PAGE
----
In a study which could impact air quality regulation, researchers said Wednesday that chronic exposure to one of the major components of smog significantly raises the risk of dying from lung disease.
The study found that the risk of dying from respiratory disease increased as much as 50 percent as a result of long-term exposure to high concentrations of ground-level ozone.
Previous studies have already linked spikes in ground level ozone levels to heart attacks and severe asthma attacks and shown that long-term exposure to the tiny particles of soot and dust found in smog is a risk factor for heart and lung disease.
This is the first study to look at the long-term health impacts of ozone, which is formed through the chemical reaction between sunlight and the nitrogen oxides spewed from vehicle exhaust and industrial emissions.
"Many studies have shown that a high-ozone day leads to an increase in risk of acute health effects the next day, for example, asthma attacks and heart attacks," said study co-author George Thurston of New York University's medical school.
"What this study says is that to protect the public's health, we can't just reduce the peaks, we must also reduce long-term, cumulative exposure."
The researchers estimate that the risk of dying from respiratory causes rises four percent for every 10 parts-per-billion increase in exposure to ozone.
"World Health Organization data indicate that about 240,000 people die each year from respiratory causes in the United States," said lead author Michael Jerrett of the University of California at Berkeley.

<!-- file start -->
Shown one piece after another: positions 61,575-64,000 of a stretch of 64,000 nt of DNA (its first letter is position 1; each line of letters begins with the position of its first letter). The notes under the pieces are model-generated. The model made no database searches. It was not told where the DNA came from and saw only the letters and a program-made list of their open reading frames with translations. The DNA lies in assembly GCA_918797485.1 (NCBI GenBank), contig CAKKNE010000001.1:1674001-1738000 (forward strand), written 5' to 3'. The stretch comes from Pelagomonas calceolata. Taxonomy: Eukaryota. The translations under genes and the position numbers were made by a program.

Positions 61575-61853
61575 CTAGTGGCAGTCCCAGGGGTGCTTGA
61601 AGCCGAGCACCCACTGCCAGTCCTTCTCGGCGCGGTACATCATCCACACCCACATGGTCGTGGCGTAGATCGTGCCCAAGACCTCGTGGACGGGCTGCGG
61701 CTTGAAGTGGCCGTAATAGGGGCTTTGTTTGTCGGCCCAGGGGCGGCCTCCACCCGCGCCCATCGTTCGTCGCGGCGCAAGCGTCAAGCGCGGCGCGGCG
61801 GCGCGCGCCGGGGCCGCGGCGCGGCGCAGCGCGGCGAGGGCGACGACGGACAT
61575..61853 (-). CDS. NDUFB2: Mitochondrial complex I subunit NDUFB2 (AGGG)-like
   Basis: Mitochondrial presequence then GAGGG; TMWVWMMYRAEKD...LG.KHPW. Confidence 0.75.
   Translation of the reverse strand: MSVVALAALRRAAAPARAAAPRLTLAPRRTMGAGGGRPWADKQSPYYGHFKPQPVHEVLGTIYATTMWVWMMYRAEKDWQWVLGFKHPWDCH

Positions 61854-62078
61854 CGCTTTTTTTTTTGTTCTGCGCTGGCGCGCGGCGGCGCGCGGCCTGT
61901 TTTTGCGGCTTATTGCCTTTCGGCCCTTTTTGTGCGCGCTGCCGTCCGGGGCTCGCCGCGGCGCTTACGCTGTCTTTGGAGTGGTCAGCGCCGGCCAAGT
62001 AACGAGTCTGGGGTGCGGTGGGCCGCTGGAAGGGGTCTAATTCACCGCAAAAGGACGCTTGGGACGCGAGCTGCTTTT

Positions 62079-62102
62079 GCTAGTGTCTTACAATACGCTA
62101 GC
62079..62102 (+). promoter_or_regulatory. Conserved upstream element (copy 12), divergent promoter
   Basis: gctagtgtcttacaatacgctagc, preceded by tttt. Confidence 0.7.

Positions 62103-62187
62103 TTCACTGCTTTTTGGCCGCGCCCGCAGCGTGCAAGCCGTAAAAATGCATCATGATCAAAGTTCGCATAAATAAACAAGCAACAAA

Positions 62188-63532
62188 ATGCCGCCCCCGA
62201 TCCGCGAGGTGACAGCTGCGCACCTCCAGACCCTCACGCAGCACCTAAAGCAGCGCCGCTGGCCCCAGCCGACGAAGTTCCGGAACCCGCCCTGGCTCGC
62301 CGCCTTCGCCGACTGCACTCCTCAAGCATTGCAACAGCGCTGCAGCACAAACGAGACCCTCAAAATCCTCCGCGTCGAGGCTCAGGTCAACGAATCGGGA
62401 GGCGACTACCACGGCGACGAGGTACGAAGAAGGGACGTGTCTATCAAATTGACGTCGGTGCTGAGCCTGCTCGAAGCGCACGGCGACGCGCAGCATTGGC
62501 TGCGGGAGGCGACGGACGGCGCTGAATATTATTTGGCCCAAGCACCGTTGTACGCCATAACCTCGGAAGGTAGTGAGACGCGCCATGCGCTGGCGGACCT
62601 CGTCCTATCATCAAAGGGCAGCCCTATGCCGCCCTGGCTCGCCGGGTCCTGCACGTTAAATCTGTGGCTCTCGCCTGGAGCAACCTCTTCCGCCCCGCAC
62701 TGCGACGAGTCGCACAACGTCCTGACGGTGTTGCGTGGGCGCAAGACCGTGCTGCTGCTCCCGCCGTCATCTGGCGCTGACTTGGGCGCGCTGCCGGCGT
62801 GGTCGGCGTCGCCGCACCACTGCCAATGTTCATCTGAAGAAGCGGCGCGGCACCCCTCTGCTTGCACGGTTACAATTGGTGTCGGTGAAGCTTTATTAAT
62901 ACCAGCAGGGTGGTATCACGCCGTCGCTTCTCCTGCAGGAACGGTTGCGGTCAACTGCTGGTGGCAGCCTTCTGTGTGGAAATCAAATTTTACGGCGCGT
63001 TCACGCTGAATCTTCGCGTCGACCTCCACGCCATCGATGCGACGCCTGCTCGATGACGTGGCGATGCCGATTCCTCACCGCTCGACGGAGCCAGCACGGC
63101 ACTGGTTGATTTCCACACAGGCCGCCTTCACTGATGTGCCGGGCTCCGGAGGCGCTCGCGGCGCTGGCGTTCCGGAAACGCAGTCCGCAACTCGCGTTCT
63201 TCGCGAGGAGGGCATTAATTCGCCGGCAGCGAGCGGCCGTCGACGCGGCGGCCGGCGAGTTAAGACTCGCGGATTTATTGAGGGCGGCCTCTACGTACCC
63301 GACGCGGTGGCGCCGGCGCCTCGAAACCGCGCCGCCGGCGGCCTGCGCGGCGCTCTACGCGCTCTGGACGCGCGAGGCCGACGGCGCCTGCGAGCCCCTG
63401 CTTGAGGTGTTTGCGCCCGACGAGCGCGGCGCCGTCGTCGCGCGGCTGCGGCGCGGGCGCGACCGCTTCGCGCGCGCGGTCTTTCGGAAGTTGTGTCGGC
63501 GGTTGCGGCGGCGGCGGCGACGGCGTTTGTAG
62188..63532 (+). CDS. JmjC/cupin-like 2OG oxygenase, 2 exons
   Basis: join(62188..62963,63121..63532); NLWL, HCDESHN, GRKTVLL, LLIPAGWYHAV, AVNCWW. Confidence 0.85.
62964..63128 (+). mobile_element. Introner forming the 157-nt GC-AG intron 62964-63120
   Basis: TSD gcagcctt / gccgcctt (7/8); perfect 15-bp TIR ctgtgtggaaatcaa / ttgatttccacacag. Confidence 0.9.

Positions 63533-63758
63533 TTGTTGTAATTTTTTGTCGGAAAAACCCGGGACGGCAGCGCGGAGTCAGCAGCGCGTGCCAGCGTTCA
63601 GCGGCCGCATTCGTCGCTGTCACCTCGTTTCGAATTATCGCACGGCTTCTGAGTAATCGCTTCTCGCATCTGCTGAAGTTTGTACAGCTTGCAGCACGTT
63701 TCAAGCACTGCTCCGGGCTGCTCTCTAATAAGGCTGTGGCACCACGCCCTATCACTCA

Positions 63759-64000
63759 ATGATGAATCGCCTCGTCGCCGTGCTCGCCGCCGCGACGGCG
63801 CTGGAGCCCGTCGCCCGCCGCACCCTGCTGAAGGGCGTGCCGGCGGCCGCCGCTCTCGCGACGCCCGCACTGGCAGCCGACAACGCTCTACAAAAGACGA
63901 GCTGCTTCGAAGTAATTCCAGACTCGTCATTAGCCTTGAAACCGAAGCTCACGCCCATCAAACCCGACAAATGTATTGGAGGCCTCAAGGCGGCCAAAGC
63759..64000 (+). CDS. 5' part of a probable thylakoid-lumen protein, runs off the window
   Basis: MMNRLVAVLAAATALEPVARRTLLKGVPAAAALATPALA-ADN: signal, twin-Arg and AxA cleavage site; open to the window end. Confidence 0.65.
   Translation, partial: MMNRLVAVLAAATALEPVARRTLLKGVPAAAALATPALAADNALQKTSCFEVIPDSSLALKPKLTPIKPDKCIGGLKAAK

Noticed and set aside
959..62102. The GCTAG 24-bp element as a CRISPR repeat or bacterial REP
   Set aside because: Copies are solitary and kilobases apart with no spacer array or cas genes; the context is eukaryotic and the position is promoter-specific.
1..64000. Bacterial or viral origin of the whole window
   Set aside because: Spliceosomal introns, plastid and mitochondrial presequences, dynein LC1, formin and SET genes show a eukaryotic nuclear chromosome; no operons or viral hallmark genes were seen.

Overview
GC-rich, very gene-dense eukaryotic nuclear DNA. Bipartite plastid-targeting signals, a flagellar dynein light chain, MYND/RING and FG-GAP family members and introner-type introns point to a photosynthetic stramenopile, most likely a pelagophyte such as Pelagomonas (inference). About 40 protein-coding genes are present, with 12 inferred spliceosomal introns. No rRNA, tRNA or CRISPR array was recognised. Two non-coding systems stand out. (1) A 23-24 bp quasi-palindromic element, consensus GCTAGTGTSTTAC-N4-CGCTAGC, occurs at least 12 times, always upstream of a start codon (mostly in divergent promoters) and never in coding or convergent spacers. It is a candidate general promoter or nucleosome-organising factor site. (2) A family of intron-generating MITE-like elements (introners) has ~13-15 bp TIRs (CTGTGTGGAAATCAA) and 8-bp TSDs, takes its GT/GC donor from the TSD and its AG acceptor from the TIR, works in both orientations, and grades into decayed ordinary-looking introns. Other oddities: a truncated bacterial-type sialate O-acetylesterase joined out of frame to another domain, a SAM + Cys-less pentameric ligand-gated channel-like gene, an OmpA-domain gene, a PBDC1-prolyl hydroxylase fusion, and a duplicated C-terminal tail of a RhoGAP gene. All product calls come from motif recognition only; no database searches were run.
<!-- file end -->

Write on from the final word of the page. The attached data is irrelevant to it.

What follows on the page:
"Even a four percent increase can translate into thousands of excess deaths each year. Globally, some 7.7 million people die from respiratory causes, so worldwide the impact of ozone pollution could be very large."
The Environmental Protection Agency will be reviewing its ozone standards in the coming year, which currently do not protect against the long-term cumulative effects of ozone exposures but instead set the standard for short-term exposure at 75 parts per billion.
The study found that even in a city like New York where ozone levels are almost never that high, the risk of death from respiratory disease was increased by 25 percent due to long-term exposure.
The study published in the New England Journal of Medicine analyzed data on some 450,000 people who were followed from 1982 to 2000 as part of an American Cancer Society study and compared it to ozone data collected in 96 US cities between 1977 and 2000.